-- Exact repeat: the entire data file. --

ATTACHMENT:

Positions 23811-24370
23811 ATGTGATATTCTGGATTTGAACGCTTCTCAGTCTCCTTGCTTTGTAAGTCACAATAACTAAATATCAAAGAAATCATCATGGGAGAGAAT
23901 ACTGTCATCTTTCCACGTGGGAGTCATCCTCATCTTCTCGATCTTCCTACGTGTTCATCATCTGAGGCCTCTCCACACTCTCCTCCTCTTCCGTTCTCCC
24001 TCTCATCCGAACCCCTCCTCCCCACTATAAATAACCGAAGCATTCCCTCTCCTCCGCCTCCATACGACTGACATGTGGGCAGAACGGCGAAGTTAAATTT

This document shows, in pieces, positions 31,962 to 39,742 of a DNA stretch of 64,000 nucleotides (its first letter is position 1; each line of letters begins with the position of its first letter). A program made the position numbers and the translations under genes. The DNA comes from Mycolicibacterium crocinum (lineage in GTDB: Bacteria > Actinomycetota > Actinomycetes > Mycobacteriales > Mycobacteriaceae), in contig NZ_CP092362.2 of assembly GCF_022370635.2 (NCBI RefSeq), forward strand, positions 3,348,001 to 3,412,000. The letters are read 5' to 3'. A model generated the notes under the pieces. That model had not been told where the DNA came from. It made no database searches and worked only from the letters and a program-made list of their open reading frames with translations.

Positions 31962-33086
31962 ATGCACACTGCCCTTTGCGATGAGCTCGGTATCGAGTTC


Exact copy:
Positions 23811-24370
23811 ATGTGATATTCTGGATTTGAACGCTTCTCAGTCTCCTTGCTTTGTAAGTCACAATAACTAAATATCAAAGAAATCATCATGGGAGAGAAT
23901 ACTGTCATCTTTCCACGTGGGAGTCATCCTCATCTTCTCGATCTTCCTACGTGTTCATCATCTGAGGCCTCTCCACACTCTCCTCCTCTTCCGTTCTCCC
24001 TCTCATCCGAACCCCTCCTCCCCACTATAAATAACCGAAGCATTCCCTCTCCTCCGCCTCCATACGACTGACATGTGGGCAGAACGGCGAAGTTAAATTT

This document shows, in pieces, positions 31,962 to 39,742 of a DNA stretch of 64,000 nucleotides (its first letter is position 1; each line of letters begins with the position of its first letter). A program made the position numbers and the translations under genes. The DNA comes from Mycolicibacterium crocinum (lineage in GTDB: Bacteria > Actinomycetota > Actinomycetes > Mycobacteriales > Mycobacteriaceae), in contig NZ_CP092362.2 of assembly GCF_022370635.2 (NCBI RefSeq), forward strand, positions 3,348,001 to 3,412,000. The letters are read 5' to 3'. A model generated the notes under the pieces. That model had not been told where the DNA came from. It made no database searches and worked only from the letters and a program-made list of their open reading frames with translations.

Positions 31962-33086
31962 ATGCACACTGCCCTTTGCGATGAGCTCGGTATCGAGTTC